With NextGuide, Dijit Continues the Search for the Perfect TV App

There’s one thing everybody in the media, mobile, and software world seems to agree on: tablets and television were made for each other. Even more than a laptop, a tablet such as an iPad or Amazon’s new Kindle Fire HD is great for discovering TV shows, movies, and Internet videos that you might enjoy watching. But no one, not even Apple, has figured out exactly how the two types of devices should relate to one another. For better or worse, we’re still in a period of broad experimentation in video discovery.

That’s certainly the case at Dijit Media, which rolled out an iPad and Android app called the Dijit Universal Remote in January. In conjunction with a wireless device from Griffin Technology called the Beacon, the Dijit app lets you use your tablet to scan channel listings from your cable operator, then tune your TV to any program in your lineup, directly from the app.

The universal-remote app has gained a respectable following—it has more than 100,000 users, according to Dijit CEO Jeremy Toeman, a consumer electronics veteran who’s best known as the developer of the Slingbox. But less than 10 months after its release, Dijit is shifting its emphasis to a completely new app called NextGuide. It debuted on Friday, and it abandons the remote-control functionality in favor of what Toeman calls “hyperpersonalization.”

The app represents an attempt to solve the content-overload problem that viewers face when they’re trying to pick a show not just from hundreds of cable channels, but from the hundreds of thousands of TV and movie viewing options available from on-demand services like Netflix. “There’s such an unfathomable amount of content that a grid organized by channel and time is not going to let you sort through it all,” Toeman says. “We realized that we needed to throw away the old conventions and completely rethink the concept.”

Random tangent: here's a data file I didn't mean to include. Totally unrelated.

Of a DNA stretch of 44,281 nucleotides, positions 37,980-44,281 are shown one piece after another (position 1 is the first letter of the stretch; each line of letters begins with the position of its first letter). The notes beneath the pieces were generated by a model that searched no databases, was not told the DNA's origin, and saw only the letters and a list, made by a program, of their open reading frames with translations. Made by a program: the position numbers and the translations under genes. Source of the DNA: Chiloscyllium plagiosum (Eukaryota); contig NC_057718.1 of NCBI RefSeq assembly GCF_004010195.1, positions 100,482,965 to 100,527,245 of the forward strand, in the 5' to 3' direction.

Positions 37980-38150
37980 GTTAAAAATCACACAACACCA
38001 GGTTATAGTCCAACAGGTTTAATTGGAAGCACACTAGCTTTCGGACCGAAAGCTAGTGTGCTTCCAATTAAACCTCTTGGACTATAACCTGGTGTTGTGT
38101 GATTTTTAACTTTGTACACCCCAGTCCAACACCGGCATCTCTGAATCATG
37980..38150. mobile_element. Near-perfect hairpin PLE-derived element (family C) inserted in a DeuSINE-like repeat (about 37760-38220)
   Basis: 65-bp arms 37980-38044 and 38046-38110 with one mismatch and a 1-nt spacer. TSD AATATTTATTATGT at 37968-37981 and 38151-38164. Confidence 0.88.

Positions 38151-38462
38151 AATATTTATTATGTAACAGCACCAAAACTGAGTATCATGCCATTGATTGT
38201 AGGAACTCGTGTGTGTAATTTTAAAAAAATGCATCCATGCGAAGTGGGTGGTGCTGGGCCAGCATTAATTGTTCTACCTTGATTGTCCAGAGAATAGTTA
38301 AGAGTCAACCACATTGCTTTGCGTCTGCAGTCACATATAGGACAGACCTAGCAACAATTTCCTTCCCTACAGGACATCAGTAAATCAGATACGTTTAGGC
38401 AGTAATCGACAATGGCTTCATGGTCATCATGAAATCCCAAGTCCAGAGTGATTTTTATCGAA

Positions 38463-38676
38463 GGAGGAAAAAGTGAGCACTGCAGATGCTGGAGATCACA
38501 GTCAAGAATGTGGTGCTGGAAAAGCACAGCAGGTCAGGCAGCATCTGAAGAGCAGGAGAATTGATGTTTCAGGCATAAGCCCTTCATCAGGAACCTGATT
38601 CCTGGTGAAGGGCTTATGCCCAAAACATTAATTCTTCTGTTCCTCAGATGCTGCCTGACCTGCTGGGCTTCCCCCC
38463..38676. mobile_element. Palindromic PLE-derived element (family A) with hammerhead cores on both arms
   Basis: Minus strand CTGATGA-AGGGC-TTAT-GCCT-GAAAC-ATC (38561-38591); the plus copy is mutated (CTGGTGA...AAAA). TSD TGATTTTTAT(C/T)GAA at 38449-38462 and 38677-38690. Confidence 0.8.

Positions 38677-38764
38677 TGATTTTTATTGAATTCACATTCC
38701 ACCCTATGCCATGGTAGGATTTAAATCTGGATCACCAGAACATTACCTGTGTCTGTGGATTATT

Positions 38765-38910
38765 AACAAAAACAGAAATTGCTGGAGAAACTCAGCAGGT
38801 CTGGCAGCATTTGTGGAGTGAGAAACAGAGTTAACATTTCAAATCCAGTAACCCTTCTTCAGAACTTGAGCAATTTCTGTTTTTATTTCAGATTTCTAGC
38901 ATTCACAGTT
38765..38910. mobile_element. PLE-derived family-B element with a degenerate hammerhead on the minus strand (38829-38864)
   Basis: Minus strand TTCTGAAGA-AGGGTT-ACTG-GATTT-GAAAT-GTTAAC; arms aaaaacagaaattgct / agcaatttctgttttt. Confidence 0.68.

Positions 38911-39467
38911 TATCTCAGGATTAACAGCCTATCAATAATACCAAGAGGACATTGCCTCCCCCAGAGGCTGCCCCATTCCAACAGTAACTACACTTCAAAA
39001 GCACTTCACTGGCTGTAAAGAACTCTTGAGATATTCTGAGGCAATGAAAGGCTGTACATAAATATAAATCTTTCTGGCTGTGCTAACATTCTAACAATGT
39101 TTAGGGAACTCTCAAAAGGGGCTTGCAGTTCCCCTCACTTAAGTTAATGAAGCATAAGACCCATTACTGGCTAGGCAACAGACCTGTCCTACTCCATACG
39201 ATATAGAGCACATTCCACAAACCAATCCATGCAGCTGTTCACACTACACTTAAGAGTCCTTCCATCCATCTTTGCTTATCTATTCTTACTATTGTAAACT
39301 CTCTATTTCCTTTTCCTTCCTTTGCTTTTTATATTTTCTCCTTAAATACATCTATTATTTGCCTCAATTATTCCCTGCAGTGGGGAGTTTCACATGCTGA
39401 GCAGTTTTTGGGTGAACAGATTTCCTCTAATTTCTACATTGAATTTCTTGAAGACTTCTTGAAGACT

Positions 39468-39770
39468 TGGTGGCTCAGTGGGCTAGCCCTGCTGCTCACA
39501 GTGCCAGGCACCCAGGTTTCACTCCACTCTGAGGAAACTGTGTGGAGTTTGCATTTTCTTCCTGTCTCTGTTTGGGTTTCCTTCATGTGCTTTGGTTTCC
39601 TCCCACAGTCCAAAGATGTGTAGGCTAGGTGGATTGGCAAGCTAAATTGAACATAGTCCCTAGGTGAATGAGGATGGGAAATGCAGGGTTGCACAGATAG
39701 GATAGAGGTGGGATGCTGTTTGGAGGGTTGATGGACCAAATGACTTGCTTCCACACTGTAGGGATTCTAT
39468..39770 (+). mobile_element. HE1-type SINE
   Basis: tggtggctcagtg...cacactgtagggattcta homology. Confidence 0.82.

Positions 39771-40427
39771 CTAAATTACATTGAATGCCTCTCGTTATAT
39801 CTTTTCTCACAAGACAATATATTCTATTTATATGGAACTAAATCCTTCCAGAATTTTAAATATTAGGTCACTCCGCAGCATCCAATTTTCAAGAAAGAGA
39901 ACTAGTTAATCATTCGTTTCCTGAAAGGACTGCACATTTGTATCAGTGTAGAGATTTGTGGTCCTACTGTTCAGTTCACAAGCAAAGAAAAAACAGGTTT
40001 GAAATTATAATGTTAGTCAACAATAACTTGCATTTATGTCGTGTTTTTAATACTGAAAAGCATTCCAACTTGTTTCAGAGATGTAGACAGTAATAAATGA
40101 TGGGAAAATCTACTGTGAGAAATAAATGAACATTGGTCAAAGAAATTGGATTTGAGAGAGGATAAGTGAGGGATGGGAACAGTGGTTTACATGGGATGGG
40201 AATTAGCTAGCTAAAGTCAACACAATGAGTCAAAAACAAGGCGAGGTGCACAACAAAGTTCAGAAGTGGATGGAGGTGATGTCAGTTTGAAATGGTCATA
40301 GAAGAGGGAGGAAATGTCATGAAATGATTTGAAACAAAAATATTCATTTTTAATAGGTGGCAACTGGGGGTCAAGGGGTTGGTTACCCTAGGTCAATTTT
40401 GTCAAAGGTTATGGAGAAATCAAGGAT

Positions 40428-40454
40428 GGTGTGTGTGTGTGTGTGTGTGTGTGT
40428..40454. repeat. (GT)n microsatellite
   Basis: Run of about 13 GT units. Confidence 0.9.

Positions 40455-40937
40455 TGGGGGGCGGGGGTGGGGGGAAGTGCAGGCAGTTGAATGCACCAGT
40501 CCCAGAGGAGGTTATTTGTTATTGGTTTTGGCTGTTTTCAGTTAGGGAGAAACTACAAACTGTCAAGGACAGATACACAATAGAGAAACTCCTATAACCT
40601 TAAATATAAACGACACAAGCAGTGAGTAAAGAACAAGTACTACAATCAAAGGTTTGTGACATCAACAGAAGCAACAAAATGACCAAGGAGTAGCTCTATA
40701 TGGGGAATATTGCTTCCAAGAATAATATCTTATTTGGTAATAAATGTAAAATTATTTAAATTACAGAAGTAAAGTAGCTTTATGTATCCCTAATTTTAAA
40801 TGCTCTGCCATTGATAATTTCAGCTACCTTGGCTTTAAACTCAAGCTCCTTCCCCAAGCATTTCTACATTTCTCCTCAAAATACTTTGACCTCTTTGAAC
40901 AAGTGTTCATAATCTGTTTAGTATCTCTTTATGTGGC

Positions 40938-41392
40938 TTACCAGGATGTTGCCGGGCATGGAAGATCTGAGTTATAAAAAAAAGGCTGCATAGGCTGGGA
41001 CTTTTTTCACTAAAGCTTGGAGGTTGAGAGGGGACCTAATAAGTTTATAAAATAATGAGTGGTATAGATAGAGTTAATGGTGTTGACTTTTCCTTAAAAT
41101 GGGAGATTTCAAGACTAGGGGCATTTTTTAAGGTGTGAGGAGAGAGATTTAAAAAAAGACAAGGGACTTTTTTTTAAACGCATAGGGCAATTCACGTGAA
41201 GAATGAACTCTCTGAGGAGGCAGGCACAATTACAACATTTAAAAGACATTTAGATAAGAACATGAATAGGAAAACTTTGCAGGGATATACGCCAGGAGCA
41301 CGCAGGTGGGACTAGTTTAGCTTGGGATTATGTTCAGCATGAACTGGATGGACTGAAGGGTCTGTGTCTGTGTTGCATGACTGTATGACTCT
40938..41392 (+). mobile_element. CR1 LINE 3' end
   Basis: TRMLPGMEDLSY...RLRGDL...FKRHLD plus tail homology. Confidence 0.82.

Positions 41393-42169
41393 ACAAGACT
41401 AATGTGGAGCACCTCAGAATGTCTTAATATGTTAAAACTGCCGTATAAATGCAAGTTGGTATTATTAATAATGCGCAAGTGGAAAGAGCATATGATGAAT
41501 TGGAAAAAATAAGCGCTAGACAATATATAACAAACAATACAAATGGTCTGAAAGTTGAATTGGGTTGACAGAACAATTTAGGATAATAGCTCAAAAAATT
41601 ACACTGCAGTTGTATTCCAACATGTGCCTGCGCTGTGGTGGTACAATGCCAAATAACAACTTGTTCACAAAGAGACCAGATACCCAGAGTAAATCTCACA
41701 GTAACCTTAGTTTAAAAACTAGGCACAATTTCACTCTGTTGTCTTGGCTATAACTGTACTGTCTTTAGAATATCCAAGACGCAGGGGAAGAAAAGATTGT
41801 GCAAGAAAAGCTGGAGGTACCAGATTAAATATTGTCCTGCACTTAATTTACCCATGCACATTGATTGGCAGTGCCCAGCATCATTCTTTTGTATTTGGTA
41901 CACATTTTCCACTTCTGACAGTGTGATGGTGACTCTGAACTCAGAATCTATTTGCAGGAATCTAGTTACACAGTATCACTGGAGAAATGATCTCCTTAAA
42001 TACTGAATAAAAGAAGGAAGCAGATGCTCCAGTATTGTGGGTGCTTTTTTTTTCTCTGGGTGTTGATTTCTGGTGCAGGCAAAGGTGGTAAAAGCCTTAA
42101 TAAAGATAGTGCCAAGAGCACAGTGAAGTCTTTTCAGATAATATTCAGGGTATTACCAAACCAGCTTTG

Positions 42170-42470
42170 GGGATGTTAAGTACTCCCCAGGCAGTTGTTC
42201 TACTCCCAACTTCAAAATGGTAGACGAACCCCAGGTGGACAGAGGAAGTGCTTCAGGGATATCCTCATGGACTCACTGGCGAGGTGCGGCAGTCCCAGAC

Show page from Dijit's NextGuide app - screen shot

From the "show page" in Dijit's NextGuide app, you can get episode information, see upcoming airtimes, and mark shows as favorites.

When you set up NextGuide for the first time, you tell it where you live and who your cable provider is. You specify which on-demand services you use (Netflix, iTunes, and Hulu Plus are the current choices), and connect it to your Facebook account, so the app can see which shows and movies you and your friends have Liked. Then the app matches up your interests with the shows available from your cable and video services and creates big, scrolling arrays of shows it thinks you’ll want to watch.

The app can also show you what your friends are watching, or set up special categories like “jazz” or “noir” or “crime drama” and see current picks in those genres. If you see a show that’s available for instant viewing on Hulu or Netflix or for purchase on iTunes, NextGuide will send you straight to the app so that you can watch on your iPad. If you want to watch a show on live TV, it will find local airtimes and channels, and then remind you about the show half an hour before it starts.

Toeman says the whole idea behind NextGuide is to get the extra piece of hardware (the Beacon) out of the way and reinvent the TV guide experience for tablets, using what the company learned about TV search from building and marketing the universal remote app.

Toeman was formerly chief product officer at the company, which has raised about $2 million from Alsop Louie, but last spring he replaced Dijit founder Maksim Ioffe as CEO. “In a lot of ways we are a new company,” he says. “Our first product does pretty well. We have over 100,000 users, the Griffin Beacon is well respected, and we have a lot of four-star reviews in the app stores. But we couldn’t see where the hockey-stick growth was going to come from. We decided to take the things we had learned from the 1.0 effort and build an experience where the overarching goal is that pretty much anyone with an iPad or iPhone can use it with no other hardware requirements.”

What’s most successful about NextGuide is the way it spreads big show-related photos across the screen in an easily scrollable way, mimicking design ideas popularized by … Next Page »

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Wade Roush is a freelance science and technology journalist and the producer and host of the podcast Soonish. Follow @soonishpodcast

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